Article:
Newspapers report that the generation gap in America is now as wide as it was in 1969. Let’s see 1969: My parents were turned off to the hippie scene and I had one record album. It was the rock opera Tommy, by the Who. It spun on my turntable so often that my folks started to like it.

Between my musical tastes and those of my 14-year-old son, there’s a Grand Canyon. So I decided to see if Tommy, now in a local revival of the Broadway musical, could do its magic again and bridge our generation gap.

Before the show, which is playing at Circle Theatre, I explained the opera’s plot:

“It’s about a deaf, dumb and blind kid, who sure plays a mean pinball.”

My son asked how this was possible. I replied:

“He ain’t got no distractions, can’t hear no buzzers and bells. Don’t see no lights a-flashin’, plays by sense of smell.”

I suddenly realized how kooky Tommy‘s plot sounded. To its credit, Circle Theatre makes Tommy‘s story both sensible and moving.

Like most operas, Tommy begins with an overture and Circle uses this interlude to establish the back-story of its characters. You see, Tommy Walker was born in Britain during World War II and his paratrooper father was captured and sat out the war behind barbed wire. (A projection screen is used to great effect to show these events). When Captain Walker unexpectedly returns from the war and catches his wife with a new lover, the resulting trauma renders his 4-year-old son speechless and sightless.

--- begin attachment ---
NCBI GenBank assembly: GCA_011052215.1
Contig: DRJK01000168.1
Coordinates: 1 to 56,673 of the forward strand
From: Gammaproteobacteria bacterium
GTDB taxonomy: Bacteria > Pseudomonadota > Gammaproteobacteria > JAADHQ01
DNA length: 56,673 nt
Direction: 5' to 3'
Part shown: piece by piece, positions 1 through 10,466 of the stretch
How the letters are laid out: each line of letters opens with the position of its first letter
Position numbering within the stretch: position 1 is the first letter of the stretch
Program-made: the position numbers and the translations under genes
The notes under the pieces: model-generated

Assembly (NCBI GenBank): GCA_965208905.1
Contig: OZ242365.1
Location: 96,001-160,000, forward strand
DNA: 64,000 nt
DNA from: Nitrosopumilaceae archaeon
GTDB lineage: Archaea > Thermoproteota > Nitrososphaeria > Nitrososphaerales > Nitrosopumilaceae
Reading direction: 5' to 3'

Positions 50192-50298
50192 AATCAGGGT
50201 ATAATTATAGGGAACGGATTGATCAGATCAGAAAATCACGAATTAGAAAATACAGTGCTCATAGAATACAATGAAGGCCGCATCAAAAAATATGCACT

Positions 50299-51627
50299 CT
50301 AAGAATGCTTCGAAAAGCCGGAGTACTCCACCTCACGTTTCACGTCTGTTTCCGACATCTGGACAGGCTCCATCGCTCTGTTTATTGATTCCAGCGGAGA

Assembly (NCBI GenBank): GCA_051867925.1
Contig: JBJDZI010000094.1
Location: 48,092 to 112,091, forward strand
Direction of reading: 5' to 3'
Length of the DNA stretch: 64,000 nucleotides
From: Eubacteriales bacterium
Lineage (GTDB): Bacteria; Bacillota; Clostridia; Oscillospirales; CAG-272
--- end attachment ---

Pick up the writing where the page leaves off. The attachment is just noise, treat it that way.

An evil uncle and a cruel cousin then torment the poor kid. His only salvation is being really good at pinball. The large cast expertly sells this story, with exuberant dancing and spirited singing. The real star of the show, though, is the music, played with thunderous force by Carolyn Riley’s band.

Director Kevin Bellie said it was the music that drew him to Tommy and he listened to the album incessantly. He decided to mike some of the singers, so the band could play full-out. He considers percussion to be a key element of the production and Circle has a killer drummer driving the music.

Bellie enjoyed choreographing the show, blending dances from the ’50s and ’60s with modern moves. It took the cast four days to work out the technical aspects of dancing on such a tight stage. The dance numbers are so strenuous that many cast members have dropped 10 pounds.

Circle Theatre has been packed for its performances of Tommy and the night we went was no exception. After the exhilarating climax, I asked the world’s toughest critic what he thought. He said he really liked the drummer. So if you have any generation gaps to bridge, or just want to see, feel and hear Tommy, the rock opera continues at Circle until July 19.